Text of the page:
Monday, April 07, 2014

#CILDC : Moving Ideas Forward - John Liebhardt & James Stephens

Description: Computers in Libraries conferences are full of great ideas to help libraries innovate. However, moving ideas to reality is complicated: Librarians must balance strategic priorities, patron needs and (most of all) time constraints. Leveraging theories from the Lean Startup and Agile Development, Liebhardt shows that libraries can build sustainably innovative organizations through constant learning. Rather than writing plans or holding whiteboard sessions, try building a simple, basic product or service and measure if it solves patrons' problems. Once the prototype is in front of people, get customer insights to make adjustments. Liebhardt shares project management tools that show librarians the discipline to be honest about measuring progress, setting up milestones and prioritizing work. Stephens, who was at last year’s CIL, left, like a lot of others did, with a glowing need to use Raspberry Pis in his library. But, when faced with actually doing something practical and getting the library administration on board, he was stumped. He shares some of the ideas he came up with, discusses how he sold the ideas to the higher-ups, and then helps start a discussion of ideas that other attendees have tried—whether they were successes or not! Computers in Libraries is full of cutting-edge ideas, use tips, and tools from speakers and colleagues to help you move them to the real world.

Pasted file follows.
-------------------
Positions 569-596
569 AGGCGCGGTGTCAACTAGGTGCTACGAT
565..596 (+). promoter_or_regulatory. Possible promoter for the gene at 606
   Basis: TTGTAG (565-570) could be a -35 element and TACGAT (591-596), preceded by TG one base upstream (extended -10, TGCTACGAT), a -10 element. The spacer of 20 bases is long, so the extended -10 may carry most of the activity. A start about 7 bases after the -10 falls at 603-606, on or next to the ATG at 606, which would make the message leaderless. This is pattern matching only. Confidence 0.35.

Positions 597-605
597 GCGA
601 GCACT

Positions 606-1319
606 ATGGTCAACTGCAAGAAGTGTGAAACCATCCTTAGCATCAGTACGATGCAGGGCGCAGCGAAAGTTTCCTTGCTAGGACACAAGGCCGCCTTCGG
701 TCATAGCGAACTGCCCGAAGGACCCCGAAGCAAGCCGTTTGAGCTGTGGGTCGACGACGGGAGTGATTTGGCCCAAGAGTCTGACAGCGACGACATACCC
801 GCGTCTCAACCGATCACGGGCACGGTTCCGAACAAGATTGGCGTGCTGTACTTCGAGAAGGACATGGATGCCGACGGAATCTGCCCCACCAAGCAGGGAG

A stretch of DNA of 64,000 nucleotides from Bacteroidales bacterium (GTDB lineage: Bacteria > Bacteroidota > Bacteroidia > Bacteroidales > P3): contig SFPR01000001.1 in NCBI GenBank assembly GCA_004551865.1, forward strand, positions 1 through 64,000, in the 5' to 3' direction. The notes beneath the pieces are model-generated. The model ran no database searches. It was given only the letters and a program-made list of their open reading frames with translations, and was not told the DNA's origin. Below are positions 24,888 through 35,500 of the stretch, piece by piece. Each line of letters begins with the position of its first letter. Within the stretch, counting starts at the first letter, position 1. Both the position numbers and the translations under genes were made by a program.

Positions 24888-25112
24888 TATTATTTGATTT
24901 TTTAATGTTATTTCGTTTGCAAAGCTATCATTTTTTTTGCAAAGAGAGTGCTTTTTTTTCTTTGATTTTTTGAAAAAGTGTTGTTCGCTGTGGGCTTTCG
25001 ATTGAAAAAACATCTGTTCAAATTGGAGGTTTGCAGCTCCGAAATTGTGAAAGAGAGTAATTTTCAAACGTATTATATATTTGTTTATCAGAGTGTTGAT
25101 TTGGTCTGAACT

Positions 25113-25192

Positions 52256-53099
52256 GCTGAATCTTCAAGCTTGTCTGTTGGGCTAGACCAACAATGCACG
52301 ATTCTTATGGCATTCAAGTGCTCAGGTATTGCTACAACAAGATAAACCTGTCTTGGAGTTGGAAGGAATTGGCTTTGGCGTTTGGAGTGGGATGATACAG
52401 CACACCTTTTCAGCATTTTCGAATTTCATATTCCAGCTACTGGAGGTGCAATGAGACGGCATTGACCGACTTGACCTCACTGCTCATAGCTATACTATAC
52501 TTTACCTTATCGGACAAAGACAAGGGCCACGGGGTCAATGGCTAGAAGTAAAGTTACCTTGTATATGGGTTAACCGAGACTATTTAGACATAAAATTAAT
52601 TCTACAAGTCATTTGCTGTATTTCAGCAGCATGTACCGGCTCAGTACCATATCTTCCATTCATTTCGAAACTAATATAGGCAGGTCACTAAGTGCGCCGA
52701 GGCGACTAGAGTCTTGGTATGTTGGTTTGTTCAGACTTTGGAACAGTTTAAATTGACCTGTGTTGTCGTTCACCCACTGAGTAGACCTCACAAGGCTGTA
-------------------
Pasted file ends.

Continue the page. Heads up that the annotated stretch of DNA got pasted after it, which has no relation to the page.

Session Notes

First up is John Liebhardt,

"The Lean Startup" book - three tenets:
Design products and services that people want to use
Tweak to make the products and services better
Use data to understand how well you're doing

Get customer feedback fast.
build -> measure -> learn

Creativity is required.

"Creative Competence" book by IDEO
Is it technically feasible?
Is it feasible from a business sense?
Does it have people sense?  Do people really want it? <- customers="" p="" want.="" what="" your="">
Organizations need to empathize with user needs.
Patron needs: connecting the dots
Some people don't have the vocabulary to describe their needs.

Create an 80% solution and use that to get customer feedback.  Then make changes or improvements.  Need to test your assumptions.  Test customer behaviors.  Do a controlled test, so that you understand the impact of your service/product.

Make sure that you can capture data about the new product and service.  You will need to decide your assessment criteria in advance.

James Stephens (next speaker) talking about his experience in moving ideas forward.  His specific example was around a technical implementation.

First, identify a problem that you need to solve.  Find the problem first.  Don't find the solution first (that is in search of a problem).

Used a Raspberry Pi kiosk to provide information on room reserves...providing information at the point of need.

Second,  do research.
Is the idea possible?
Is the idea feasible?
Is the idea practical?

Third, Next what decisions need to be made?

Fourth, what approvals do you need?

Rethinking - what can I do that is better than what is occurring now?

Implementing quickly allows you to see the problems that you're going to run into.  How do you mitigate those problems?

Interesting that Raspberry Pis have inherent problems, but those problems can be overcome.  This is a place where people should look to their network (or the CILDC network) for help.

One lesson that Stephens learned is to have lots of backups.

Question - does the hardware exist that you need?  Do you need to modify what's available?  Should you create a custom solution?

Wait...are you really pursuing the right solution?  Always good to check.

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